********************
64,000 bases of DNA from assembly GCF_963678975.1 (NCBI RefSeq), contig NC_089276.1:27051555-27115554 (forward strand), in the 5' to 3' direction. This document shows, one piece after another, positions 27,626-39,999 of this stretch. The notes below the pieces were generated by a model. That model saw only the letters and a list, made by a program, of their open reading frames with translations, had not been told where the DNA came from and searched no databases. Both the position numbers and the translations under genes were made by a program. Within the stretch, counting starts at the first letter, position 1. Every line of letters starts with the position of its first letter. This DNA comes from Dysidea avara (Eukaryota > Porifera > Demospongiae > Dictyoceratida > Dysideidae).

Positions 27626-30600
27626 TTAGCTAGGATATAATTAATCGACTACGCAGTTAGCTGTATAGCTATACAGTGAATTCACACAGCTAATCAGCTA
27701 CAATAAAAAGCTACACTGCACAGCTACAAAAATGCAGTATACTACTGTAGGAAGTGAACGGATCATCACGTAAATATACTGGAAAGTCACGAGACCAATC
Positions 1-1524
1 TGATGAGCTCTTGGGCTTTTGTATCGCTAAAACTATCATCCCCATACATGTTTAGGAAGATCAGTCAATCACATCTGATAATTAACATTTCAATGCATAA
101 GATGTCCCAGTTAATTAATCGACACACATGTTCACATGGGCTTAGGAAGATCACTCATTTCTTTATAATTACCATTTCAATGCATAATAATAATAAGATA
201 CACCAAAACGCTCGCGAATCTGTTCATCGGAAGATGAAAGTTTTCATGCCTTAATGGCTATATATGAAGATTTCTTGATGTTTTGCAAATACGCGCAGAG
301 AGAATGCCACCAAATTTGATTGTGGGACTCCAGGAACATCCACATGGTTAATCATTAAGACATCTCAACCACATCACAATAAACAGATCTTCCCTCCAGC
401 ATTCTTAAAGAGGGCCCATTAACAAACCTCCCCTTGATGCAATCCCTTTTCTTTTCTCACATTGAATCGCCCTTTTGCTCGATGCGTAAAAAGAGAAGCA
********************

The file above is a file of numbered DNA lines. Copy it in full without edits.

64,000 bases of DNA from assembly GCF_963678975.1 (NCBI RefSeq), contig NC_089276.1:27051555-27115554 (forward strand), in the 5' to 3' direction. This document shows, one piece after another, positions 27,626-39,999 of this stretch. The notes below the pieces were generated by a model. That model saw only the letters and a list, made by a program, of their open reading frames with translations, had not been told where the DNA came from and searched no databases. Both the position numbers and the translations under genes were made by a program. Within the stretch, counting starts at the first letter, position 1. Every line of letters starts with the position of its first letter. This DNA comes from Dysidea avara (Eukaryota > Porifera > Demospongiae > Dictyoceratida > Dysideidae).

Positions 27626-30600
27626 TTAGCTAGGATATAATTAATCGACTACGCAGTTAGCTGTATAGCTATACAGTGAATTCACACAGCTAATCAGCTA
27701 CAATAAAAAGCTACACTGCACAGCTACAAAAATGCAGTATACTACTGTAGGAAGTGAACGGATCATCACGTAAATATACTGGAAAGTCACGAGACCAATC
Positions 1-1524
1 TGATGAGCTCTTGGGCTTTTGTATCGCTAAAACTATCATCCCCATACATGTTTAGGAAGATCAGTCAATCACATCTGATAATTAACATTTCAATGCATAA
101 GATGTCCCAGTTAATTAATCGACACACATGTTCACATGGGCTTAGGAAGATCACTCATTTCTTTATAATTACCATTTCAATGCATAATAATAATAAGATA
201 CACCAAAACGCTCGCGAATCTGTTCATCGGAAGATGAAAGTTTTCATGCCTTAATGGCTATATATGAAGATTTCTTGATGTTTTGCAAATACGCGCAGAG
301 AGAATGCCACCAAATTTGATTGTGGGACTCCAGGAACATCCACATGGTTAATCATTAAGACATCTCAACCACATCACAATAAACAGATCTTCCCTCCAGC
401 ATTCTTAAAGAGGGCCCATTAACAAACCTCCCCTTGATGCAATCCCTTTTCTTTTCTCACATTGAATCGCCCTTTTGCTCGATGCGTAAAAAGAGAAGCA